FIG. 8 is a bottom view of the FIG. 7 embodiment; and
FIG. 9 is a cross-sectional view of a penis with the device of FIG. 7 in functional place similar to the view shown by FIG. 6 in the FIGS. 1-6 embodiment and in which the compression of the key ridge and the position of the "V" cuts are illustrated.
FIG. 1 shows a preferred form of the device of the present invention in an opened laid-out front perspective view position. Therein a cushion 12 is depicted as having a ridge key portion 1. The cushion further includes lateral sides F and a bottom wall 12. The cushion laterally terminates at such opposed faces F and includes high portions 2 through which "V" notches 3 are formed which notches close up when the device is wrapped around the penis P. The lower edge 4 of the cushion 12 faces towards the body AB in use. A first strap 5 is attached to the back side of the cushion. In addition, a second strap 6 is also attached to the back side of the cushion and centered between the widest part of the cushion and the inner edge thereof. A VelcroŽ hook strip 7 is attached to the inner face of straps 5 and 6. A rubber lift tab 9 is attached at the end of each of the hook strips.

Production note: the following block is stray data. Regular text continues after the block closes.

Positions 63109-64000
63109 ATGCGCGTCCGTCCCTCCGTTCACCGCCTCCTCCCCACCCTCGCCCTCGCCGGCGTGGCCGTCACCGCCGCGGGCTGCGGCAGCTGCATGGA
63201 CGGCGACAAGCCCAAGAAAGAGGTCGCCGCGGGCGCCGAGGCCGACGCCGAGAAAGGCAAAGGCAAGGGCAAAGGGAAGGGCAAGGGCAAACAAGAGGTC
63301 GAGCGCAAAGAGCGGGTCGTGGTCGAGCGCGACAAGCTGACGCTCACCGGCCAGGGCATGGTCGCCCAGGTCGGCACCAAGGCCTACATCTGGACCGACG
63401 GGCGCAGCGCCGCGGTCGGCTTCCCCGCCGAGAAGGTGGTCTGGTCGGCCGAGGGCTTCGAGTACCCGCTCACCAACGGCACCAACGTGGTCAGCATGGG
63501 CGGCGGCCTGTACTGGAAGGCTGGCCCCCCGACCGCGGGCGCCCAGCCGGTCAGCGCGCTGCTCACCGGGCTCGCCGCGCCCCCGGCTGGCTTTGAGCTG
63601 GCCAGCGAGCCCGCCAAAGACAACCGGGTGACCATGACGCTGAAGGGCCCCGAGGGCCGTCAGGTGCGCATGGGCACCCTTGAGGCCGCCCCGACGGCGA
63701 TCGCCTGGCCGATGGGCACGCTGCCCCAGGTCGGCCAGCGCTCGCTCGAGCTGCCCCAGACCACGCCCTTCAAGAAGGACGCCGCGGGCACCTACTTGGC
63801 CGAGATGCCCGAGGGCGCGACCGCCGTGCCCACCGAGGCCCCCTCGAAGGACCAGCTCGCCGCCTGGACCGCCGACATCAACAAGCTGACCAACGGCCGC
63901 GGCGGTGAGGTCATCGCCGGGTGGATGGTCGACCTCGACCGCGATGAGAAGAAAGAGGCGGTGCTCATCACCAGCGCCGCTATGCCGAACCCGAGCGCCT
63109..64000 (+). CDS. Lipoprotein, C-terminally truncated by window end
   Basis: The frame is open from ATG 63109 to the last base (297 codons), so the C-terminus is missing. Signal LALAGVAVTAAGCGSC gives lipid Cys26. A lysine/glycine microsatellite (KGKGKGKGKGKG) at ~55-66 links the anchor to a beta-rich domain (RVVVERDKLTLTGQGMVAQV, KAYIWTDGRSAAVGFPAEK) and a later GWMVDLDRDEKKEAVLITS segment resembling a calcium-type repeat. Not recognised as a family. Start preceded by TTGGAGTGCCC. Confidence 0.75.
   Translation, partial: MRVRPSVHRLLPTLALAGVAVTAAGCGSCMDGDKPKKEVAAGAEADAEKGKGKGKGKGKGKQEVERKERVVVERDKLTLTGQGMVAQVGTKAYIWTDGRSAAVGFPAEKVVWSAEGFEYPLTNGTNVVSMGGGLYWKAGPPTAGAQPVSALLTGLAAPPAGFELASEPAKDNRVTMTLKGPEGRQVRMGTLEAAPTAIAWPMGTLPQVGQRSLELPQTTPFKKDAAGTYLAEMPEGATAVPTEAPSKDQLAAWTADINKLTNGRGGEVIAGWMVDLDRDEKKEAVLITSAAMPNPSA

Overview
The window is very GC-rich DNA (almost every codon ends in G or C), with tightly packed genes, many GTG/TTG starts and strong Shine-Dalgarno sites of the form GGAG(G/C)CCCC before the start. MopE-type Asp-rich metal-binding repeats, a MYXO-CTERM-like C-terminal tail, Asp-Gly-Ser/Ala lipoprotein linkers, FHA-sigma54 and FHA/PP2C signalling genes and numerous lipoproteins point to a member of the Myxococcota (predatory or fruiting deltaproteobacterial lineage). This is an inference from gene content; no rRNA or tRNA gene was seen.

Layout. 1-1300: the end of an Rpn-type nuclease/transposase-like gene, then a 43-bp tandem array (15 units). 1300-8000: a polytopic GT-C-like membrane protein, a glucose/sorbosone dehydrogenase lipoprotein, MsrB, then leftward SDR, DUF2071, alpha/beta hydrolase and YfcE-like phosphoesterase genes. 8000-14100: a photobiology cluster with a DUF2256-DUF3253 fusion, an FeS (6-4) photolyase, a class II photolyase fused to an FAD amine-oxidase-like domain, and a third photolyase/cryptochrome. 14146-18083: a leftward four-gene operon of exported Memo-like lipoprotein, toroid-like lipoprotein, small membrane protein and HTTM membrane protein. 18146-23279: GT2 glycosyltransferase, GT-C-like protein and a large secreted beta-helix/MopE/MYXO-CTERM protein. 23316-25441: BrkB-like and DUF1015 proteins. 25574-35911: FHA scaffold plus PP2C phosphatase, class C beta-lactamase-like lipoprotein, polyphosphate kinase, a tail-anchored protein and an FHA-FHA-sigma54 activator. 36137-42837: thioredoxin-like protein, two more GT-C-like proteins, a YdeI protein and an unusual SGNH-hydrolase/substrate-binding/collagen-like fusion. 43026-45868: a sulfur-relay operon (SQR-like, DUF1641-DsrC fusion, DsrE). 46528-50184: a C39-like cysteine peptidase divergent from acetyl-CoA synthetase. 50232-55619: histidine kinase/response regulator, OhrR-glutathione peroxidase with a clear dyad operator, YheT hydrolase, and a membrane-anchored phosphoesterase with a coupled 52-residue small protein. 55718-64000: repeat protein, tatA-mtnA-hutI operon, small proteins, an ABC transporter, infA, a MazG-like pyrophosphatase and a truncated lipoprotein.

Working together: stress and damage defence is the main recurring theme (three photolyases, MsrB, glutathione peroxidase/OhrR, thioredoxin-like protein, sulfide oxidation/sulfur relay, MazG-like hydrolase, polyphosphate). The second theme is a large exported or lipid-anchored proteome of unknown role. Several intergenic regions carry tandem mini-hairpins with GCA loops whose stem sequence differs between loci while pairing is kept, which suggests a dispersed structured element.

The inner face 10 of the key ridge 1 is adapted to be positioned adjacent the wearer's body AB when the device is worn on the penis P as best shown in FIG. 5. The key ridge includes sides 11 descending from the top down on each side of the key ridge to the upper portion of the base of the cushion 12.
Referring now to FIG. 2 which it should be noted is a bottom perspective view of the device rotated 180° from FIG. 1, VelcroŽ loop strips 8 are attached to strap 5 and positioned centrally under the key ridge 1 and strap 6 secured in a parallel manner to the outer face of the cushion 12. It should be also noted that in the end view of the device as shown in FIG. 3 that the position of the key ridge 1 over strap 5 is best shown. Also, the high portions 2 of the cushion 12 on the left side of the device angle downwardly and towards the right and terminate in the lower face portion 4 of the cushion.